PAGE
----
July 2019 KSNH News and Events
As the newly elected President of the Kentucky Society of Natural History, I want to thank all of you for your continued support of the society, especially as we went through a transition period and reconstituted our Board of Directors. I would like to welcome and thank our other new officers for being willing to serve and to rejuvenate our society: Billy Bennett (Vice-President), Emily Sedgwick (Secretary), Mary Alice Bidwell (acting Treasurer), Luke Dodd (webmaster), and Berl Meyer (e-newsletter Editor). I would also like to offer a special thank you to Berl for his persistence in preserving this very important society that has been around for over 75 years!
The KSNH includes all of the field sciences of natural history— geography, geology, biology, environmental chemistry, and others. Our primary mission is to promote natural history by encouraging scientific inquiry, supporting the next generation of naturalists and scientists, disseminating research within scientific and public venues, and promoting conservation and preservation of nature by offering public lectures, hikes, and other opportunities to interact with our living and non-living environment. As impacts by humans to our natural landscapes continue to grow, so does the importance of all aspects of our mission.
Over the next months, we plan to send out a survey to learn about what you would like from the society, along with opportunities for you to get involved if you so choose. We then plan to modify programs, meetings, and other offerings to better meet the needs of our members. In the past, full member meetings at our two conferences and nature hikes were offered fairly regularly, and we plan to continue having these. Another major focus of the society has been the support of natural history research through student research grants, which enhance our understanding of Kentucky natural history while training and recruiting students. These are made possible through membership dues and donations, so please continue to maintain your membership and consider donating to the cause.
Stay active and do you part to promote natural history! I encourage all of you to recruit others to our society so that our impact will grow. Please know that while you are doing your part, no matter how small you think it is, others are doing theirs. Together we can accomplish much!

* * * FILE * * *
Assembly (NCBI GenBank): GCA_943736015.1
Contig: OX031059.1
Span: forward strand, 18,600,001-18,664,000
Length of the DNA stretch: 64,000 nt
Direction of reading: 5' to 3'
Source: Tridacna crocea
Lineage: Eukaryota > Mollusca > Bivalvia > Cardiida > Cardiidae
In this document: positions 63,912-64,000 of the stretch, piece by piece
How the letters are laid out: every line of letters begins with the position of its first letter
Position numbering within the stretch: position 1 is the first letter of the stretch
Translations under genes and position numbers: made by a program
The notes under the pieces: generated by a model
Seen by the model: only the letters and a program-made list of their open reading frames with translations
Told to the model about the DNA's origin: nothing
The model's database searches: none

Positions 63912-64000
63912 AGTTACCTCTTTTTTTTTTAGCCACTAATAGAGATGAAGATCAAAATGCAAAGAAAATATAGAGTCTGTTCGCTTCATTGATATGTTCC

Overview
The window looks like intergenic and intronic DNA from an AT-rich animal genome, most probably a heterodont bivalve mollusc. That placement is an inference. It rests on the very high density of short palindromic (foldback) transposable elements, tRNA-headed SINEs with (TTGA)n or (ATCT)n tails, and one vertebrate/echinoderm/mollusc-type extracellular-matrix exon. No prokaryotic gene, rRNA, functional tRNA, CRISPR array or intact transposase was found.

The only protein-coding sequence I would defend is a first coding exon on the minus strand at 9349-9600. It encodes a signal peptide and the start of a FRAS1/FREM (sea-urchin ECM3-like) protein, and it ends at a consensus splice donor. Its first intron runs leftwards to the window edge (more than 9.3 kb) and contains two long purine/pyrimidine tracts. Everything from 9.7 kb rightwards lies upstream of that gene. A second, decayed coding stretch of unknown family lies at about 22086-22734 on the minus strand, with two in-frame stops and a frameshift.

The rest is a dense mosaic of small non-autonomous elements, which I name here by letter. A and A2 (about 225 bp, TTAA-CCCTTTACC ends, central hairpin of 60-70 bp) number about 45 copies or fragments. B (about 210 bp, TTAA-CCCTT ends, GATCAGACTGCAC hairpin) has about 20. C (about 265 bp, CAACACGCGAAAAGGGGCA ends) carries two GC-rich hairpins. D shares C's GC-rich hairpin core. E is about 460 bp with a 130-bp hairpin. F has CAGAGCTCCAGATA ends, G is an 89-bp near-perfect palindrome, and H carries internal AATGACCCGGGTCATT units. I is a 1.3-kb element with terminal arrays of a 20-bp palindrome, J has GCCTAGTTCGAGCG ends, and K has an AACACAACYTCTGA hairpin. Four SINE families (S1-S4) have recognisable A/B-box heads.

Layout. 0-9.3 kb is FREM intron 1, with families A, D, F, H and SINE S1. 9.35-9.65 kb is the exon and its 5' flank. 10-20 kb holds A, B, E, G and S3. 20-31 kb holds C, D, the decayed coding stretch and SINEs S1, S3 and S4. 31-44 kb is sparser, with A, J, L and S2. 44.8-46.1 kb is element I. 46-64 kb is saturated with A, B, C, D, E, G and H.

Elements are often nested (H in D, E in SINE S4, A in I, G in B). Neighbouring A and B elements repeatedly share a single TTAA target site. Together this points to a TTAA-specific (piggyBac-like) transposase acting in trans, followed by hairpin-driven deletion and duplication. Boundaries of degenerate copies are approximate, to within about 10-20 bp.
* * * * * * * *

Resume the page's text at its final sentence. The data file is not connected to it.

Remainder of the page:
President, Kentucky Society of Natural History
I personally would like to thank all of you that marked our ballot. You vote does make a difference. I , more than likely, send out another update later this month. Thanks to all the volunteers who filled our positions on the board
Just in case you missed it, The following Courier Journal article has one of our former Naturalist of the Year interviewed. June 25, 2019:
More rain means more snakes in Louisville
It’s Ky.’s ‘snakiest city,’ says state herpetologist
Louisville Courier Journal USA TODAY NETWORK
Louisville has had a wet year so far, and you know what that means. New memes will circulate the internet that make Kentucky look like it's morphed into the Great Lakes.
But it also means lots of slithery, scaly snakes will be out exploring, and there's a greater chance they'll find their way into your pool noodles, your home and on your garage rafters.
Louisville had one of its wettest years in 2018 and 2019 has done its part to stay as wet as possible so far. May 2019 was ranked as the second wettest month in the U.S. by the weather channel.
More rain means more snakes, said John MacGregor, the state herpetologist with the Kentucky Department of Fish and Wildlife Resources.
That's because snakes, who usually spend their time hiding in wheat fields or under litter and trash, get run out of their natural environment when it rains. During breaks between rainfalls, they want to get out and dry off. If their burrow or hole gets flooded, they have to go somewhere else.
'A lot of times, that's somebody's yard,' MacGregor said.
The rain alone can't be blamed. Louisville is especially 'blessed,' he added, as it's the 'snakiest city in the state. It's probably the snakiest city I've ever been in.'
That's because Louisville enjoys enough forested areas that some snakes can do very well in and around town with a shortage of natural predators. They're free to explore and eat mice and other rodents.
'The good part of all that,' MacGregor said, 'almost all of them are harmless.'
People in and around Louisville are most likely to see Eastern garter snakes, which eat earthworms, and DeKay's brown snakes, which eat slugs.